If he were planting with precision, his seeds would certainly never end up on the path to be scorched by the sun, because WHO PLANTS SEEDS ON A PATHWAY? Anyone with a lick of sense would know that a garden will not grow out of seeds planted on a pathway…

But the sower in our parable today is not planting with precision, the sower plants with extravagant abandon. The sower is not stingy with the seed, but absolutely extravagantly generous.

This is the way of God.

God does not plant seeds of grace in our lives just here and there, just once or twice, but every single day in a million ways. God does not give us a few precise chances to “get it,” but cultivates the soil of our hearts throughout the lifetime. Our God is a God of abundance, our Sower is extravagant. Instead of sowing precisely, he launches handfuls upon handfuls of grace seeds at each one of us on a daily, weekly, lifelong basis.

The word of God’s kingdom does not just touch us and change us once after a precisely sown seed, but over and over and over again throughout our lives. Thank God!

Because in life, we experience seasons of joy and seasons of pain, seasons of prosperity and seasons of great anxiety, seasons of ignorance and seasons of understanding. The seed of God’s word is that to which we cling in both joyful and tragic seasons.

God’s planting season is not limited to 2 weeks in April, but God sows over and over and over again. God’s planting season is eternity, God’s planting season is EVERY SEASON you experience in your life. And in every season, every single day of your life, the God of Abundance, the sower who showers us with seeds of grace and mercy, and constantly cultivates our hearts.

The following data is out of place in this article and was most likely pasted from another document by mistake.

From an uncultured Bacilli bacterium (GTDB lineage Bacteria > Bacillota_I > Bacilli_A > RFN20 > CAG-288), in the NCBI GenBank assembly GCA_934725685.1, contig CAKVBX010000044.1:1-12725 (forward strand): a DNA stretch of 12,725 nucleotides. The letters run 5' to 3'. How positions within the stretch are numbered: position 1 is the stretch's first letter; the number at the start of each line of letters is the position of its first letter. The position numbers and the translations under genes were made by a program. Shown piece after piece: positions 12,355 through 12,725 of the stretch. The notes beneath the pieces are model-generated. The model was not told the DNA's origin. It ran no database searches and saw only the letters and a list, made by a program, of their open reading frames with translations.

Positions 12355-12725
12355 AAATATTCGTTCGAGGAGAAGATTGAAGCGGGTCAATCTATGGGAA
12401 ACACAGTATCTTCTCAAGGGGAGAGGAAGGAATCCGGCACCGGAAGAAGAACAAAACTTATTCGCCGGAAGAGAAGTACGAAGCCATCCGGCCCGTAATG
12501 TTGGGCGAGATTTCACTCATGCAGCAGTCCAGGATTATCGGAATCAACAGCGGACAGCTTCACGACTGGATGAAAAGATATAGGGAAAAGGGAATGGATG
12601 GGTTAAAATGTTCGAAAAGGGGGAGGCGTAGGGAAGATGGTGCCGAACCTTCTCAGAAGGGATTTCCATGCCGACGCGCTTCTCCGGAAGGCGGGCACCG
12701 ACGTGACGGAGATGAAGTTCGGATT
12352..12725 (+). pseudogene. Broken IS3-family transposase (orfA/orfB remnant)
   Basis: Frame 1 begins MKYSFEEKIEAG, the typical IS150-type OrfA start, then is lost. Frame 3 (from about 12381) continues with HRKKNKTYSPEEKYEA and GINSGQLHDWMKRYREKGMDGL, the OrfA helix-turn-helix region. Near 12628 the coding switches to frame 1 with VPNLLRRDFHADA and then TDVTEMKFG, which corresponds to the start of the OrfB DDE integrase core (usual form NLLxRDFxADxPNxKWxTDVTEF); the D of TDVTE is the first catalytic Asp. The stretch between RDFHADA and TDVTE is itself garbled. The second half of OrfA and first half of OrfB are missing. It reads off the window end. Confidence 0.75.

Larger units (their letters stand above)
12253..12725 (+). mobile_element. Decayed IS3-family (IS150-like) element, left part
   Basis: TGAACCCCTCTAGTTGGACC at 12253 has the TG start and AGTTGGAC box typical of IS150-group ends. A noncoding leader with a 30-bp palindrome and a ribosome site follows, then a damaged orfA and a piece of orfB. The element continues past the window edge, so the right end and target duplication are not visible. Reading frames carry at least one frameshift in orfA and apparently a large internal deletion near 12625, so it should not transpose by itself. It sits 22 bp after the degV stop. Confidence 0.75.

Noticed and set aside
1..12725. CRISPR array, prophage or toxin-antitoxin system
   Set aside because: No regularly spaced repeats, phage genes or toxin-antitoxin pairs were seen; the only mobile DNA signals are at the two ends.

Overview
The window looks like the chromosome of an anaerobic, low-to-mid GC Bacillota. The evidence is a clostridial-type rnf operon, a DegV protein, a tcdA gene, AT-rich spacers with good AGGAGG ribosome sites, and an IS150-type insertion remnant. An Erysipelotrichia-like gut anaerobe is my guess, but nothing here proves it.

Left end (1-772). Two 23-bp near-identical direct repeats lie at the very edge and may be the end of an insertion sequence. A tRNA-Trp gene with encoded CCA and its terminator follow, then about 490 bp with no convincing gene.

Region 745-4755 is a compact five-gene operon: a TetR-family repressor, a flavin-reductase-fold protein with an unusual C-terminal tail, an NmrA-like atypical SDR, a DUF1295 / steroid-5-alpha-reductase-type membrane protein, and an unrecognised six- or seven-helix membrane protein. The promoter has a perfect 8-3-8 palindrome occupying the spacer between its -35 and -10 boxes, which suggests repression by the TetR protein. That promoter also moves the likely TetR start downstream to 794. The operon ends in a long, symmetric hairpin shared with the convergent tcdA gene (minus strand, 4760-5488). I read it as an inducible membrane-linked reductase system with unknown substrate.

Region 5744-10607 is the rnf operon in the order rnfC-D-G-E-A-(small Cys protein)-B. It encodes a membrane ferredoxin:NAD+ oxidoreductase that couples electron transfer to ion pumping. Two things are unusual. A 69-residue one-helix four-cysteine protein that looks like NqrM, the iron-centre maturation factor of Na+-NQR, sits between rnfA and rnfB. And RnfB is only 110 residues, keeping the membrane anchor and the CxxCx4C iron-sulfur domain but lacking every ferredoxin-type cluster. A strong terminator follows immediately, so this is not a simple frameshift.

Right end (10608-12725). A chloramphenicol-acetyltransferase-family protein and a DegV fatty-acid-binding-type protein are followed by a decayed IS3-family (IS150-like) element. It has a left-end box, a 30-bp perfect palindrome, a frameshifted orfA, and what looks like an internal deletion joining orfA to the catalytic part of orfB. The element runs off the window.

God cultivates you tenderly through word and sacrament, through the love and support you receive from fellow Christians, through the word of forgiveness spoken to you through the church’s confession. God is constantly at work in you, deepening your faith and guiding you.

God’s seeds of grace, fall where they may and meet us at various seasons of our lives. Sometimes we’re too parched, rocky, or strangled by thorns to receive the gifts of grace God’s trying to work in our lives. Other times God’s word touches us at just the right time, and like a seedling emerging from the earth, we are awakened. The word of God’s kingdom takes root in our heart, reaches out through our vines and leaves, flourishing and producing abundant fruit out of the abundant seeds that were sown in us. Through the grace seeds sown in us, we reach out and nourish the world through the fruit of our faith. We become God’s grace seed sowers. And the abundance continues.